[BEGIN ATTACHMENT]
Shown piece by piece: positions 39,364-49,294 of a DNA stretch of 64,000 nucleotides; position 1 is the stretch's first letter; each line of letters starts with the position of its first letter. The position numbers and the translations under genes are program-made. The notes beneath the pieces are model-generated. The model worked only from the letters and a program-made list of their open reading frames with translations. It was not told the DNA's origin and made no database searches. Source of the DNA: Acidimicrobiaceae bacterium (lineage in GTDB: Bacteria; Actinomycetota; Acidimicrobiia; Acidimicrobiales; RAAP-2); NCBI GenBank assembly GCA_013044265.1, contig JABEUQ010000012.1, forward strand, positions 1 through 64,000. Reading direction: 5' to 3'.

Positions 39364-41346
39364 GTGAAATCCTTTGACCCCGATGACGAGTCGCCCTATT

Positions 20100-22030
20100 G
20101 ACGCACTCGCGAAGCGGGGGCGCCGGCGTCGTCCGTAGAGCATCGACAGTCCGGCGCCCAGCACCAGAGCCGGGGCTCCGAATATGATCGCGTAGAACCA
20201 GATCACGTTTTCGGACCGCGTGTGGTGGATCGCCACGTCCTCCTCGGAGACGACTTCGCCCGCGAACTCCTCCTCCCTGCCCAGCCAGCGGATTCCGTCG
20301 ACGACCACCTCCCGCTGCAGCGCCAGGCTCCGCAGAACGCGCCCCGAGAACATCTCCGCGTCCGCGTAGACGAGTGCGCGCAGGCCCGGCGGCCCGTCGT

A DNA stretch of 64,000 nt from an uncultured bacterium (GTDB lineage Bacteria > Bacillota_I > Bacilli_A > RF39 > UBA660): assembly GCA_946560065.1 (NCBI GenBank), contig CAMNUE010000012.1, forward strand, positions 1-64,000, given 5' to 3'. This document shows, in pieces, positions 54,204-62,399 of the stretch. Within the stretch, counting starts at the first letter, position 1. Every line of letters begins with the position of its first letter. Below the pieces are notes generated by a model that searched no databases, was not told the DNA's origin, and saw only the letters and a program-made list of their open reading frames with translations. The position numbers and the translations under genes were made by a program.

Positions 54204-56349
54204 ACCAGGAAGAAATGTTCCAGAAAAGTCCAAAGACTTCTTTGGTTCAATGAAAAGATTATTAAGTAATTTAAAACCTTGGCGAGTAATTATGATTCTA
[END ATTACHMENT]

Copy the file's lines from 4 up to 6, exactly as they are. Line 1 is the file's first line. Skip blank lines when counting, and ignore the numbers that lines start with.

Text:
Positions 20100-22030
20100 G
20101 ACGCACTCGCGAAGCGGGGGCGCCGGCGTCGTCCGTAGAGCATCGACAGTCCGGCGCCCAGCACCAGAGCCGGGGCTCCGAATATGATCGCGTAGAACCA